One Tuesday afternoon in 1981, while Taslin and I played with what I remember were Barbies, cutting old socks making them into sweater dresses, we heard a wail from the top floor of our apartment building on Teutonia Avenue. I never heard anyone cry like that before. Taslin’s mother ran down the stairs to our apartment and into the arms of my mother, weeping. Anwar Sadat had been killed. I was seven years old. Taslin was five. The rest of the afternoon and evening, I recall, involved me watching Taslin’s mother balled tight on our sofa watching the news, video montages of Sadat’s life. Sadat shaking hands with Menachem Begin and Jimmy Carter ran on a continuous loop. What Taslin’s mother told me of Sadat was that she had hoped with the changes he was making, she’d be able to go home someday. She wanted Taslin, who was born in America, to someday return to the country of her forebearers, and if she chose to, live as a free and modern woman there as she would here.
Watching these developments in Egypt today, I’m surprised to find how invested I had been in their story all along. The live feed from Al Jazeera’s YouTube channel ran video of Liberation (Tahrir) Square’s jubilant masses, and I couldn’t stop my tears. Tomorrow, the real work of rebuilding a nation begins. And from this distance, many questions remain in terms of how this process will actually work. The Egyptian military who has acted as an arbiter between the protesters and the now fallen regime throughout these eighteen days (even protecting protesters from the Basij-like throngs/mobs of men last week) assumes control over the nation. No one is certain of what this may mean for the Egyptian people just yet and hopefully, this transitional period will maintain its peaceful nature.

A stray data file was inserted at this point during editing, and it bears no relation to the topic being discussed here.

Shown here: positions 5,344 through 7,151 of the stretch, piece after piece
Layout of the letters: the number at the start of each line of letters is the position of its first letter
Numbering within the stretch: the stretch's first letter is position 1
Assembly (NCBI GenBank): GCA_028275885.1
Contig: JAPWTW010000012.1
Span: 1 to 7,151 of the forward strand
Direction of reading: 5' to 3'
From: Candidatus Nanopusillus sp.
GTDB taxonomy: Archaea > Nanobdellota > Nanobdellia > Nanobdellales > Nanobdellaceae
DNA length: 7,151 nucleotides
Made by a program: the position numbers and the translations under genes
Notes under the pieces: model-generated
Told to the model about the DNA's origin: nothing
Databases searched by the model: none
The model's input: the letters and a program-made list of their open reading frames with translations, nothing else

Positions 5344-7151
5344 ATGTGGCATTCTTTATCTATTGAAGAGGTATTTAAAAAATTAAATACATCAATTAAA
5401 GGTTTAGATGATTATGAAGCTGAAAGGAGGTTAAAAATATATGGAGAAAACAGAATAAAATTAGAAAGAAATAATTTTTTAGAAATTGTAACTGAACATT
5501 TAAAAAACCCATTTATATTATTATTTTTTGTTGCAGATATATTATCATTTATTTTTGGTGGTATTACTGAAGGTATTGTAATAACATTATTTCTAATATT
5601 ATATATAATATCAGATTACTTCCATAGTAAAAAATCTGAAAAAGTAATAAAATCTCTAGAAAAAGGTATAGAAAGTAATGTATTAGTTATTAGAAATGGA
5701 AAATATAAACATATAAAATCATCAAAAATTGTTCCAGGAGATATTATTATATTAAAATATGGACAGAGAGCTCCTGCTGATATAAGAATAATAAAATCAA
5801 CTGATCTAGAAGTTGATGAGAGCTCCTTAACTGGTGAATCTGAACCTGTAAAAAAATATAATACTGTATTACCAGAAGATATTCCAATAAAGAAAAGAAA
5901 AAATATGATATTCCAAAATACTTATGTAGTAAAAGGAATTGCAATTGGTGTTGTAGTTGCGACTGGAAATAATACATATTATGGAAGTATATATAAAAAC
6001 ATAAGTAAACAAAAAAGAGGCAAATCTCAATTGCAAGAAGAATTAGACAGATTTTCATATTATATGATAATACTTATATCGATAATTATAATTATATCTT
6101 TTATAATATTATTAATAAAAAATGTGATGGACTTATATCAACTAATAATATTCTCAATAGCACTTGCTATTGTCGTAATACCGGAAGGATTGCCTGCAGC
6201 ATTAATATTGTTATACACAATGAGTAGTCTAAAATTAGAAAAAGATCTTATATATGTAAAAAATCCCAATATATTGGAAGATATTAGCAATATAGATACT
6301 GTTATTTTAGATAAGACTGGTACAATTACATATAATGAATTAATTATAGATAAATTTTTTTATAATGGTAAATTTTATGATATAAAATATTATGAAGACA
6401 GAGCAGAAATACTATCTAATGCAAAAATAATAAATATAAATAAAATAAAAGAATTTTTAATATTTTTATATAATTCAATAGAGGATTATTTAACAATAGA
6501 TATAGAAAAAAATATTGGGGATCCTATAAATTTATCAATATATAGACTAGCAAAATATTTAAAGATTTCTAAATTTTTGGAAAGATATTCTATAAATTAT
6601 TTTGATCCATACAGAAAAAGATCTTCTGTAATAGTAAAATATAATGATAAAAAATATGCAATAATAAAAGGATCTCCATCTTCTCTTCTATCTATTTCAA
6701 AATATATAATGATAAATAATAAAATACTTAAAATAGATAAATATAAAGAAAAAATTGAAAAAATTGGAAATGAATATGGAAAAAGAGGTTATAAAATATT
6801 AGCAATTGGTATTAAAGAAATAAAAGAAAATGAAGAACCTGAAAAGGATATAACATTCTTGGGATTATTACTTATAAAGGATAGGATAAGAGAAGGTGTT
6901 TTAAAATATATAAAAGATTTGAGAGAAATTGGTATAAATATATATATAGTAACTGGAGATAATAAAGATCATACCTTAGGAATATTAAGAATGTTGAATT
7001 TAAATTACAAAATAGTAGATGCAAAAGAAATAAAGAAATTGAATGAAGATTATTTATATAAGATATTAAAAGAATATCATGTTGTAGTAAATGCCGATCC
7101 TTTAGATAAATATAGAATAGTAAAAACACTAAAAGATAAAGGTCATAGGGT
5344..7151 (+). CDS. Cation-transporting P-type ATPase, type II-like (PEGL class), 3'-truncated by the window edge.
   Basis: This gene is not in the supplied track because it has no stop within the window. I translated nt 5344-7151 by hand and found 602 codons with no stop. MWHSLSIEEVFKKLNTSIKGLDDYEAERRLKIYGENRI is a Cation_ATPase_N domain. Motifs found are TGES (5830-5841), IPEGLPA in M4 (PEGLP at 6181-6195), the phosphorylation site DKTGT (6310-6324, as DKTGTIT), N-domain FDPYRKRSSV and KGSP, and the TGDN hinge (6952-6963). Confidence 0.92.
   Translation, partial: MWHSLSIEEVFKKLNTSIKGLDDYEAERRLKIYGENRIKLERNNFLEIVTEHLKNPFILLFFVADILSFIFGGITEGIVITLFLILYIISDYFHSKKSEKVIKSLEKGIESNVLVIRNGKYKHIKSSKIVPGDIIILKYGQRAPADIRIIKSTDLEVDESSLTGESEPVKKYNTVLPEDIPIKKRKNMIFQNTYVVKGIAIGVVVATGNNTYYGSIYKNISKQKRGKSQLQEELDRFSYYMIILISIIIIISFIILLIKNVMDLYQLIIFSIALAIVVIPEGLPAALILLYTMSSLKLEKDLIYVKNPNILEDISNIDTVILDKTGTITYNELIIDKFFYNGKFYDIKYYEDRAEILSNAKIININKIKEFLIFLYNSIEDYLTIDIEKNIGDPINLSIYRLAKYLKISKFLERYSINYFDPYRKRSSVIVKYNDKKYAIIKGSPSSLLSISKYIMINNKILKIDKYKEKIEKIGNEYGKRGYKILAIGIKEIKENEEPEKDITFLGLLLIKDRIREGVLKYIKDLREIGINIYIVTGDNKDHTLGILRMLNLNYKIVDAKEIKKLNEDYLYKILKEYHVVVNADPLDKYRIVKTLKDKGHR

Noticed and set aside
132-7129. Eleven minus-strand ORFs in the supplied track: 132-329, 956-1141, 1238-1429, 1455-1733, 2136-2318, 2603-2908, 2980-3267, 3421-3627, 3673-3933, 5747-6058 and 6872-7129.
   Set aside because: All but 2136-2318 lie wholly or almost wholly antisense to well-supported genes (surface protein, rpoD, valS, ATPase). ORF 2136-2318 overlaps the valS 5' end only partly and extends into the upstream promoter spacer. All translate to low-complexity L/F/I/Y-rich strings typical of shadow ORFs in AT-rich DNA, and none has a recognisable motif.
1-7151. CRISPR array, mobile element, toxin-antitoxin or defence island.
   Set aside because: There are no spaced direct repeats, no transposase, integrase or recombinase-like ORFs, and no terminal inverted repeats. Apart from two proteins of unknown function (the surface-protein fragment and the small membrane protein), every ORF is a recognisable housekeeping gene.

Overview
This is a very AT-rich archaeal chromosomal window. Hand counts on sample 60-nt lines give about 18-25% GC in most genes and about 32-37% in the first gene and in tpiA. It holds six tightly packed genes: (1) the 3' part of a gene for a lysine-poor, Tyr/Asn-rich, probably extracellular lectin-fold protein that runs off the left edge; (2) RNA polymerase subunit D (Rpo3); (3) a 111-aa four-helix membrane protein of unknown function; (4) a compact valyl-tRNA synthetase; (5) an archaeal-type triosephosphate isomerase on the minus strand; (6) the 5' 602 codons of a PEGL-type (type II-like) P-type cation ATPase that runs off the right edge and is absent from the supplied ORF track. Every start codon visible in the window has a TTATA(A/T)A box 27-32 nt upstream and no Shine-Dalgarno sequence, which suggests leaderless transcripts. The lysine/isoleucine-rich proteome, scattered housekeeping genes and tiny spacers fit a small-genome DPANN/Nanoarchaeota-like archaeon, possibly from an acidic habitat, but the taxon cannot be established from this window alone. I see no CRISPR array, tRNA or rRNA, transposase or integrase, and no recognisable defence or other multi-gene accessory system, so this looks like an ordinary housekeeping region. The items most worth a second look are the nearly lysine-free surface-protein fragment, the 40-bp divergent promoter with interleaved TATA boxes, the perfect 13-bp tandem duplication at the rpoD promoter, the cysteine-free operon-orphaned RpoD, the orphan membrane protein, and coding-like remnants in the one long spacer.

Again, Obama’s June 2009 Cairo speech runs like a tape in my head since the developments in Tunisia last month, and now today in Egypt:
Each nation gives life to this principle in its own way, grounded in the traditions of its own people. America does not presume to know what is best for everyone, just as we would not presume to pick the outcome of a peaceful election. But I do have an unyielding belief that all people yearn for certain things: the ability to speak your mind and have a say in how you are governed; confidence in the rule of law and the equal administration of justice; government that is transparent and doesn’t steal from the people; the freedom to live as you choose. These are not just American ideas; they are human rights. And that is why we will support them everywhere… So no matter where it takes hold, government of the people and by the people sets a single standard for all who would hold power: You must maintain your power through consent, not coercion; you must respect the rights of minorities, and participate with a spirit of tolerance and compromise; you must place the interests of your people and the legitimate workings of the political process above your party. Without these ingredients, elections alone do not make true democracy.
It was prescient then. Delivered just a week before the Iranian elections, and subsequent revolution, it was a signal to me that a new era was forthcoming. It’s worth a re-read today.
Tomorrow, we’ll be watching Algeria.